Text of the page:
• Leveraging synthetic data generation if and where appropriate (such as UnityEyes, NVGaze)

Data set description

OpenEDS2020 is a data set of eye image sequences captured using a VR headset with two synchronized eye-facing cameras at a frame rate of 100Hz under controlled illumination. The data set is divided in two subsets, one for each performance track.

Track-1 Gaze Prediction Challenge

  • 8,960 video sequences gathered from 80 participants, with 55-100 frames/sequence, for a total of 550,400 frames.
  • Each sequence contains eye images at a resolution of 400×640 pixels and respective 3D ground truth gaze vectors for each frame. For the evaluation stage, participants are requested to predict the gaze vector of the last five frames of a 55-frame sequence using up to 50 previous eye images. Thus, all ground truth gaze vectors and the last five eye images of each test sequence are hidden from the participants.

Track-2 Sparse Temporal Semantic Segmentation Challenge

  • 200 video sequences sampled @5Hz from the original data with ~150 frames/sequence for a total of 29,476 frames.
  • Around five percent of each sequence’s frames contain the semantic segmentation label, for a total of 1,605 semantic segmentation masks. For evaluation purposes, five frames from each sequence, whose indices are hidden from the participants, will be used for evaluation.
  • The sequences are gathered from 74 participants.


In order to access the OpenEDS data set and participate in the challenge, please do the following:

1. Read the Official Rules for the Sparse Semantic Segmentation Challenge or the Gaze Prediction Challenge. The Official Rules are a binding contract that govern your use of OpenEDS and are linked below:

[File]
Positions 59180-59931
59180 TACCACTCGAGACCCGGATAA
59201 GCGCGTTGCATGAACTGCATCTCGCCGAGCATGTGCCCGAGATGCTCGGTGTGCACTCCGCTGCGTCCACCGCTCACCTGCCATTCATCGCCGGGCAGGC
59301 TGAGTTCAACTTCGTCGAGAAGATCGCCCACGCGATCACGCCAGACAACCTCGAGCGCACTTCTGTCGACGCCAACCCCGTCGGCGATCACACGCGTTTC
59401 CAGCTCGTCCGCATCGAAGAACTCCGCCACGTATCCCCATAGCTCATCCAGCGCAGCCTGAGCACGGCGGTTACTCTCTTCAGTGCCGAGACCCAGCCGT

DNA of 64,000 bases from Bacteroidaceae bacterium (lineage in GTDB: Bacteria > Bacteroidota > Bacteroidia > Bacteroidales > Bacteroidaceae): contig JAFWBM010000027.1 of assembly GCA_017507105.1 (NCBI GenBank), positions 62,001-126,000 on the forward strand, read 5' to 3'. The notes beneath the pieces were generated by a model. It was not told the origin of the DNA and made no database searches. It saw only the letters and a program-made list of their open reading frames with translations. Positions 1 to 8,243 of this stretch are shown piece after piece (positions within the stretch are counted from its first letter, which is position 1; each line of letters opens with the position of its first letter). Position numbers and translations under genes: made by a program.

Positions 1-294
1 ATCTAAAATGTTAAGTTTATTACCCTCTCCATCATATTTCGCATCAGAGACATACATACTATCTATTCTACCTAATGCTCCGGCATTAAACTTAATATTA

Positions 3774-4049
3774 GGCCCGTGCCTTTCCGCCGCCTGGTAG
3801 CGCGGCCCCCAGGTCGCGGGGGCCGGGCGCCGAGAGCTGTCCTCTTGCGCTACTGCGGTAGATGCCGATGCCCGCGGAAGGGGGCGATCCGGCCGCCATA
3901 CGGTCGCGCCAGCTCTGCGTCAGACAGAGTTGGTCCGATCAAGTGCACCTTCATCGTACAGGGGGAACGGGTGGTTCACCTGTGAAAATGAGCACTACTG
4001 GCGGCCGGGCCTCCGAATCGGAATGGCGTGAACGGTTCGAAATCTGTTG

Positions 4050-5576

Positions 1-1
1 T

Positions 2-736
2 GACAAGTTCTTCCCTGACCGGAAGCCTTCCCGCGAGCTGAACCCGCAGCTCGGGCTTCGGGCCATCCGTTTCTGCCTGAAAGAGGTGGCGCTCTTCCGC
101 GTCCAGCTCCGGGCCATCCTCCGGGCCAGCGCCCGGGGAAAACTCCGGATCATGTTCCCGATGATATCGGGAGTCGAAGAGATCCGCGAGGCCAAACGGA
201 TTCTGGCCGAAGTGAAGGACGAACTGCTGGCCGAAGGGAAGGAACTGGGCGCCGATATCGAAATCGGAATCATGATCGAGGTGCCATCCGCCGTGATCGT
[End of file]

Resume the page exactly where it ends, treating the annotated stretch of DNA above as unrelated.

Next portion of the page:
2. Submit the following information to to request access to the data set (OpenEDS):

Job title:
Contact email:
Members of your team (if applicable):

By submitting your request to access OpenEDS, you agree to the Official Rules for the challenge that you are participating in.

3. Create an account at and register your team for one or both of the following two challenges:

  • Gaze Prediction Challenge
  • Sparse Temporal Semantic Segmentation Challenge

4. Develop your algorithm with the help of the training data and validation data available as part of OpenEDS.

5. Generate SUBMISSION JSON file.

For the Gaze Prediction Challenge, generate a JSON file for the results produced by your Model as applied to the data set. The result consists of a five-by-three (5x3) array, containing the three-dimensional prediction vector of each future frame. Create the JSON file with the model generated gaze estimates as follows:

 "sequence_ID1": {
      "50": [0.3, 0.2, -0.98],
      "51": [0.2, 0.21, -0.8],  
      "52": [...],